Are you ready for the most bizarre, cartoonish Marilyn Monroe you ever saw telling John F. Kennedy how "penetrating" she finds him and calling his wife, Jacqueline, a "bitch"?
Are you ready to see Jackie angrily waving another woman's black silk panties in President Kennedy's face while he's on the phone trying to defuse a school desegregation crisis in the South?
Are you ready for another gratuitous, graphic re-creation -- this one featuring a close-up of blood spurting from the throat -- of Kennedy's assassination in Dallas?
Are you ready, in other words, for the history lesson from hell that NBC calls "A Woman Named Jackie," its six-hour miniseries adapted from the best-selling book of the same name by C. David Heymann?
Starting Sunday night at 9 on WMAR-TV (Channel 2), it's NBC's way of counterprogramming the baseball playoffs on CBS. And it will probably work.
But that success won't be due to the acting. Irish actress Roma Downey, who handles the title role, is extremely limited in ability, but she's in virtually every frame for six (count 'em, six) hours; there's no way to mask her weaknesses here.
The co-stars -- Stephen Collins as JFK, Joss Ackland as Aristotle Onassis and William Devane as John Bouvier III, Jackie's father -- have more talent but do even less with it. In Ackland's case, it may not be totally his fault. As written, Onassis is a hopeless role. The Greek shipping tycoon, who was Jackie's second husband, is restyled as part Zorba the Greek and part Sam Keen, pop philosopher.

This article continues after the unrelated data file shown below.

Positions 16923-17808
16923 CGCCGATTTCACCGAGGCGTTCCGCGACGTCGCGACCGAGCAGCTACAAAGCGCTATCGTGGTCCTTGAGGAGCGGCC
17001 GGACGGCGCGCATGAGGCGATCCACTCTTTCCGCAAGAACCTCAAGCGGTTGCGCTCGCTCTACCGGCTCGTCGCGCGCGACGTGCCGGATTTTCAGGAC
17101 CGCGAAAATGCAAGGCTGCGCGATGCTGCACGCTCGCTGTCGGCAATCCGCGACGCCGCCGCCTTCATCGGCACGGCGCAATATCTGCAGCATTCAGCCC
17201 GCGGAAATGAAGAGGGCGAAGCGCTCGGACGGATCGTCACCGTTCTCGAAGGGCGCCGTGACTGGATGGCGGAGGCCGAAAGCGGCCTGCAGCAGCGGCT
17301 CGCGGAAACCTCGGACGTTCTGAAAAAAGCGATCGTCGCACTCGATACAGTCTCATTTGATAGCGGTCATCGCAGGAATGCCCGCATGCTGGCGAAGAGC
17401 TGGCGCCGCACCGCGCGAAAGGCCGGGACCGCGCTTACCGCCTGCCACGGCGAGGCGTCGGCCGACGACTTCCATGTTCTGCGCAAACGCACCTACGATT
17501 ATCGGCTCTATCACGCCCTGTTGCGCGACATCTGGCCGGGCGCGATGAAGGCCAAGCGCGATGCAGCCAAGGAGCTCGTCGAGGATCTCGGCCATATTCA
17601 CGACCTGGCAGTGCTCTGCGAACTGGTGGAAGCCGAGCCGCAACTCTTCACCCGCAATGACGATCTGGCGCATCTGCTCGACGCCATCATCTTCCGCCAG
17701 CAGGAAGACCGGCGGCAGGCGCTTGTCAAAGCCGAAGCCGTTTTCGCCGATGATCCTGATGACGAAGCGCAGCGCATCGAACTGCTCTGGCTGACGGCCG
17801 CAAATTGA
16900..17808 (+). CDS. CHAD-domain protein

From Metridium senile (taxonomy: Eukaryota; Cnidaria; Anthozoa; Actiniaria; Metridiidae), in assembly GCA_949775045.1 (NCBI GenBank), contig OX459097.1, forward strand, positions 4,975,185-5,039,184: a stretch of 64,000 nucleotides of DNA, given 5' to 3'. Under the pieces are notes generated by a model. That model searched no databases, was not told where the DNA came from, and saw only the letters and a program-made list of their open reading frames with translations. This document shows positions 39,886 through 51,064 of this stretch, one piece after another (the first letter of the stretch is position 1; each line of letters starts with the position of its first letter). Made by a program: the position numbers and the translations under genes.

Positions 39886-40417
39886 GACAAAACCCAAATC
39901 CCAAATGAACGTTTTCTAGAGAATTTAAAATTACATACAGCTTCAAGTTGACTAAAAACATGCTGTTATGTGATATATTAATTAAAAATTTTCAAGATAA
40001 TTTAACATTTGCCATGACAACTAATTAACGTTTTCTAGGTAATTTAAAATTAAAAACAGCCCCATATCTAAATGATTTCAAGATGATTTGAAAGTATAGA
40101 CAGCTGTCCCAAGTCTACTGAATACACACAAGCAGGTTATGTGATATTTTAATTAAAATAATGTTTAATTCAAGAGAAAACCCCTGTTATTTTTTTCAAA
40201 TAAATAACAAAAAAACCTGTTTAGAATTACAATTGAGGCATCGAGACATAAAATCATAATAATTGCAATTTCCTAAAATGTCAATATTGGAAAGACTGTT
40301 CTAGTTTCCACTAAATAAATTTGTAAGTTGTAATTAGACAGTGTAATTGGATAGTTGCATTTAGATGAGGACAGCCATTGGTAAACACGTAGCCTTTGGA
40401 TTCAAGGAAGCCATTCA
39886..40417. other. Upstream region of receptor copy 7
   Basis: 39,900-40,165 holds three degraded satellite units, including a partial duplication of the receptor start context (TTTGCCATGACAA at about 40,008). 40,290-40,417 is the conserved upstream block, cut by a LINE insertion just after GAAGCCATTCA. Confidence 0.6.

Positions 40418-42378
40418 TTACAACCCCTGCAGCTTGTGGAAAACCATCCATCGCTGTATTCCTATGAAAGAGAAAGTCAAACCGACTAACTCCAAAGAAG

"Tragedy, comedy; comedy, tragedy -- after a while one no longer tries to make the distinction," Onassis says to her. "It's all life -- life to be lived, Jacqueline. Don't bury the pain, Jackie, experience it." He says this using the same accent as Cousin Balki on "Perfect Strangers."
By this point, some viewers will be the ones feeling pain -- the pain of listening to such crackpot dialogue, which the authors invented. It's melodrama gone over the edge into laughability.
But others will enjoy seeing a famous life recast to fit mainstream bromides and make us feel better about our own less-fairy-tale-like lives. For all the glamour and all the Camelot, in the end, NBC's Jackie learns money can't buy happiness and that holding her granddaughter is what it's really all about.
That's the message of this miniseries. And in the celebration of such messages are solid ratings often found.